BREXIT: Questions are too narrow

Thanks and at least two cheers to our local paper and Johnston Press, etc, for the full page of figures on how we now think on Europe, (Northumberland Gazette, April 26).

As a Lib Dem Remainer, I cautiously welcome the slight shift in opinion. I’m not surprised that it is led by younger voters. They are the hardest done by.

However, only two cheers because:

1) The figures related to ‘another referendum’ on the same question. Other research shows that asking instead about wanting a vote on whatever deal the Government comes up with produces over 60 per cent in favour.

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2) The questions did the Leavers no favours by concentrating on the immediate economic benefits or otherwise. At present it is clearly ‘otherwise’. However, the Leave case is that all will be well once we have new trade agreements. This may be wishful thinking, but should have been mentioned.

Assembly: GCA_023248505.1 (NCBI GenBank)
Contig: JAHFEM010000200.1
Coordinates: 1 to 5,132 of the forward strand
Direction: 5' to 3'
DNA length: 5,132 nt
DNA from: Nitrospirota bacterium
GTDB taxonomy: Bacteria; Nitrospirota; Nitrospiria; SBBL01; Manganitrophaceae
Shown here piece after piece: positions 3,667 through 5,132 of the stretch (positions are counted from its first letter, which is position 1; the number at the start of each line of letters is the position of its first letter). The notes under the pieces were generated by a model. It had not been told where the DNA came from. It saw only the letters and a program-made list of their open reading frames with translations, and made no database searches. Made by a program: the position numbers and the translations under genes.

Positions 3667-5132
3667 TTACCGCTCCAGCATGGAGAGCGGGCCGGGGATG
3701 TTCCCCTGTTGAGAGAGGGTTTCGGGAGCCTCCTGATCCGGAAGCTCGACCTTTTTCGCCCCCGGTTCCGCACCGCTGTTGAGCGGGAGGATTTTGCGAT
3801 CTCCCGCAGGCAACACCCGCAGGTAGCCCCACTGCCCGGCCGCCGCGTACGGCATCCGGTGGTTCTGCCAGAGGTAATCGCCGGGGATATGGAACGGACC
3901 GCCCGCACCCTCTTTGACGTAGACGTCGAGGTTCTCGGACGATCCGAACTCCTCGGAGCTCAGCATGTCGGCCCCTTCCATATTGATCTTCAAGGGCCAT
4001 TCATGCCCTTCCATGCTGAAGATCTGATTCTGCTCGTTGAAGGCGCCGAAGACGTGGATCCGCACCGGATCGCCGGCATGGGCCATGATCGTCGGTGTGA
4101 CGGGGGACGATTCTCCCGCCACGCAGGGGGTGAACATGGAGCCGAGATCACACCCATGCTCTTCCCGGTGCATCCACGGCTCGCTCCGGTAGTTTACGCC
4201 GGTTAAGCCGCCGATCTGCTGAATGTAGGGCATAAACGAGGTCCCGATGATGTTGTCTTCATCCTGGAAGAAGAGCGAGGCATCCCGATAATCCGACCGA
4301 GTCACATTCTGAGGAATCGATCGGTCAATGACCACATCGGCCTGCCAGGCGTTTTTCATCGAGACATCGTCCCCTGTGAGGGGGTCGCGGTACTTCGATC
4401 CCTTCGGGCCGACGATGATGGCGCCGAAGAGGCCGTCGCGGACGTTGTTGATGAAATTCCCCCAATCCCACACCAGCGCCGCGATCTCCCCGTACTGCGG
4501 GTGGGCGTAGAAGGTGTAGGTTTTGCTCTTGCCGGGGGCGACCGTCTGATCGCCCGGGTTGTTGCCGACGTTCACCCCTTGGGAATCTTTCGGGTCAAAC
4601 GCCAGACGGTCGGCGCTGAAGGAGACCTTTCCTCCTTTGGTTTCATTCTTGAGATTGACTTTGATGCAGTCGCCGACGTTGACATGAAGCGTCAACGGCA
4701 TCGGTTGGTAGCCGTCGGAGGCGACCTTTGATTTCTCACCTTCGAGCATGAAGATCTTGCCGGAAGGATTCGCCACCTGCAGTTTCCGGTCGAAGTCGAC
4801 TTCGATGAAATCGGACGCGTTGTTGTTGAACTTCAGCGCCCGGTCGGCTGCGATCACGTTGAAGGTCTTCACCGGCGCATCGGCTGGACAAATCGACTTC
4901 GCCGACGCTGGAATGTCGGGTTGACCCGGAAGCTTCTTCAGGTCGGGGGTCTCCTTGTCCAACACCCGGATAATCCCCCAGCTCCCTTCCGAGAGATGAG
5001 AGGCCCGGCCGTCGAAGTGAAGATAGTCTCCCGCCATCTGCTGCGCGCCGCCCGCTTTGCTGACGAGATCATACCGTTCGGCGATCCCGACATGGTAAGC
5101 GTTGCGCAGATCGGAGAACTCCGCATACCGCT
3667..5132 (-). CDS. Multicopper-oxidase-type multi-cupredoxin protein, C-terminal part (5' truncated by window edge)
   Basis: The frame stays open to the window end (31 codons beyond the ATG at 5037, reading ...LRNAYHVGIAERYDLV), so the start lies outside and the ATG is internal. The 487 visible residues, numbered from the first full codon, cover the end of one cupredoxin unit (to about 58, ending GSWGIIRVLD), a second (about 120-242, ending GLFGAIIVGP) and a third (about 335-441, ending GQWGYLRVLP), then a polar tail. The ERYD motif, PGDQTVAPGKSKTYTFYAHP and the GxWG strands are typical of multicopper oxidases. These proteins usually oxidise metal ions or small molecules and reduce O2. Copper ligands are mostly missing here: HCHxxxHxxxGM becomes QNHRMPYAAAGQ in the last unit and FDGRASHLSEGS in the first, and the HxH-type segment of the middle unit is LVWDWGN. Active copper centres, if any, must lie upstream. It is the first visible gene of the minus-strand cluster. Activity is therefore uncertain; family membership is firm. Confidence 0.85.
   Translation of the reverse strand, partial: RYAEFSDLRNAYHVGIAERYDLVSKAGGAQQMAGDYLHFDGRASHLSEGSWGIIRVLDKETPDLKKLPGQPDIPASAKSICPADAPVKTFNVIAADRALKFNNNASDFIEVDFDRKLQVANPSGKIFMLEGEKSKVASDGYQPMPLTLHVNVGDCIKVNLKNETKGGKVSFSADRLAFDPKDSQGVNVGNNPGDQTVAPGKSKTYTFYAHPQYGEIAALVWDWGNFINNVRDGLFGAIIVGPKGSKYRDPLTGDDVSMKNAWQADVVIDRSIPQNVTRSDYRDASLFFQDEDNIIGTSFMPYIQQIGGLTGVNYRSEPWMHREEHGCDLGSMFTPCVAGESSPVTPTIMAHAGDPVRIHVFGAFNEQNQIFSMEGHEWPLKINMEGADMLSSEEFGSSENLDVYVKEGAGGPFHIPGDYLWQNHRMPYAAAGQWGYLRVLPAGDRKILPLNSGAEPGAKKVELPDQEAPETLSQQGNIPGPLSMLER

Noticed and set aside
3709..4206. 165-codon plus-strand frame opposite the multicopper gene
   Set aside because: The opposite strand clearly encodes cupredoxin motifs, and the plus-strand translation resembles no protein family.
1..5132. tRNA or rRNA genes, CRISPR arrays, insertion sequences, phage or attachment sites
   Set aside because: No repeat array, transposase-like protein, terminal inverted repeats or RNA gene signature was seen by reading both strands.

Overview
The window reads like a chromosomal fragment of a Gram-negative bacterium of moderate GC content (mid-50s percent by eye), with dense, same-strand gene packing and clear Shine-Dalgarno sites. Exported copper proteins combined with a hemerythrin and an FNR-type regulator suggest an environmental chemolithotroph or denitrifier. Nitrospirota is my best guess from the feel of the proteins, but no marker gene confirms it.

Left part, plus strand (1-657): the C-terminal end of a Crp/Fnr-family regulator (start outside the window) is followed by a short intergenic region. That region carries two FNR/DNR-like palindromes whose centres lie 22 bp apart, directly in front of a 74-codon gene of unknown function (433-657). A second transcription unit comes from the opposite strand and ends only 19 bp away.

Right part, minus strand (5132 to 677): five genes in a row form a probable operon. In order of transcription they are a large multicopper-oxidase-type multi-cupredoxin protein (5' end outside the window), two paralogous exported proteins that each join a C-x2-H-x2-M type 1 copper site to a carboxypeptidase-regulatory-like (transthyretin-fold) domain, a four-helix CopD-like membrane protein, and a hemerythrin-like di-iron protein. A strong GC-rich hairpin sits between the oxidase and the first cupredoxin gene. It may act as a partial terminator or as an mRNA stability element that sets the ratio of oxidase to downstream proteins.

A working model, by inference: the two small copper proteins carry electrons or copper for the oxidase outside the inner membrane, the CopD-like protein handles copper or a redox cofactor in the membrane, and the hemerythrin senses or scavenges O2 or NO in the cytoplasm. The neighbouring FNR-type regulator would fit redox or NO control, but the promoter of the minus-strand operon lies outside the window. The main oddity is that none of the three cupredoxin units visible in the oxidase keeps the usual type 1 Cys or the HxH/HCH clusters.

3) The exercise confined itself to the narrow economic and selfish Conservative arguments on both sides in the referendum debate. The EU has always been more than that, something we should remember as we approach the centenary of the Armistice. Friends in war and in rebuilding after the war should be recognised in our policies.

4) Finally, the questions did not reflect that our politicians’ not very competent preoccupation with Brexit has stopped them addressing the causes of anger expressed in the referendum.

Low pay, insecure jobs, dignity, South East dominance, public service cuts, inhumane and incompetent immigration policies, misleading politics – all these still have to be tackled.

Peter Watts,